We - each and every one of us- breathe out carbon dioxide every time we exhale or speak or open our mouths. This strikes me as being part of the natural order of things - the order which the greens supposedly worship, yet they see fit to mount an attack, along with Labor (for economic reasons) on a harmless gas.

My plants love the stuff and scientific tests with carbon dioide have shown that the more caron dioxide in the air the better plants do. This can only be beneficial for food production which, we hear, there is a shortage of, leading to starvation eventually.

This whole debate ignores the fact that businesses have done much in the way of cleaning up emissions of harmful particulate matter over the last 25 or so years. This inconvenient fact is completely ignored.

It also ignores the fact that modern cars are engineered with high emission standards, and that not withstanding this, Australia is a country of immense distances with very inadequate to poor public transport.

It is more than time nuclear power was put on the agenda as the only other form of generating base load power wich is essential to our way of life, our economy and life generally - hospitals for instance.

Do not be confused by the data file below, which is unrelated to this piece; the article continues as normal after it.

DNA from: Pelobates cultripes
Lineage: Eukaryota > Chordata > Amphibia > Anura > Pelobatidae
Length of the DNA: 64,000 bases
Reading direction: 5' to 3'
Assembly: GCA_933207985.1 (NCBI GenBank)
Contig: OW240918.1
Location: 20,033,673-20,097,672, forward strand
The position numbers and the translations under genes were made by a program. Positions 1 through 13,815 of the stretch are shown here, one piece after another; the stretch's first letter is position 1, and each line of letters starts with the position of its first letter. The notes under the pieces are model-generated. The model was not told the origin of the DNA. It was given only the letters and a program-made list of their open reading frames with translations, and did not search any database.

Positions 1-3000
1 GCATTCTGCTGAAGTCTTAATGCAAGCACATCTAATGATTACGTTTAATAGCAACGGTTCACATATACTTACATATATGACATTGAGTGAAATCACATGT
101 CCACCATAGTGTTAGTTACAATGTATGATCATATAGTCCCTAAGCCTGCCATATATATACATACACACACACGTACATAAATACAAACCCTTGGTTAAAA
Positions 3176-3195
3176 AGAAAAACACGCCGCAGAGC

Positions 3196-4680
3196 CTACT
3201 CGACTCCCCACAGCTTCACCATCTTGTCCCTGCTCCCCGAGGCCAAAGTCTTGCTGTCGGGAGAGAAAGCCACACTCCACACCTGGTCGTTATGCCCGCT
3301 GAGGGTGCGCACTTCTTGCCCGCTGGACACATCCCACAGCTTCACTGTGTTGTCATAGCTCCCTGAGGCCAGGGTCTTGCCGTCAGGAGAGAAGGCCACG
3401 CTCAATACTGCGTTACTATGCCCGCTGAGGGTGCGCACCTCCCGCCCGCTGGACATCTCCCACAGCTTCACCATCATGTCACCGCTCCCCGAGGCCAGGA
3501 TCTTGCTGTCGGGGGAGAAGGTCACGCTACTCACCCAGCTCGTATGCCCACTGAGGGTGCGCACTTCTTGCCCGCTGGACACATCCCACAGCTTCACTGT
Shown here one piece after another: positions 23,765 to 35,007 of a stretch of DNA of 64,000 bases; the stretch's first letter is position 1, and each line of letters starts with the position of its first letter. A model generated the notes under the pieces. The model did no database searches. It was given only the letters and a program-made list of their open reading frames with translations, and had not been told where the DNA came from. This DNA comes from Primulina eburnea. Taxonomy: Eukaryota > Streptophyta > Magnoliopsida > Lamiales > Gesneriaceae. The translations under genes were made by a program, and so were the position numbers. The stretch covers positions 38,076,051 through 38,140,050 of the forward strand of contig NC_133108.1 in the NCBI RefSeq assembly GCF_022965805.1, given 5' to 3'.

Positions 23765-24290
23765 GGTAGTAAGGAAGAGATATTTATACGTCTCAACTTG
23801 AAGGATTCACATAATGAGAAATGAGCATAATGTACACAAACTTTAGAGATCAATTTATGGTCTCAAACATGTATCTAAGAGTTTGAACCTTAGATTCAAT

We hear misleading arguments about Canada's low emissions but we are not told that Canadian base load power is mainly generated by hydroelectric and we do not have the water for this.

Other european countries are quoted as examples of low emissions but it is not related that some of these buy nuclear generated power from across borders.Nor are we told that some countries rely on geothermal sources for base load power.

David Cameron does not tell us clearly that they are scrapping alternative and unsuccessful forms of power generation for new nuclear plants. I hear that one of the alternative casualties is the wretched and pretty useless wind farm idea. which is quietly being junked.

A lot more honesty would not go astray in the Australian "debate" and a huge amount of honesty on the part of the government about the economic imperative of a huge new tax might restore a modicum of respect for a very dishonest government as would an open admission that nuclear power is the only real and clean means of base load power generation.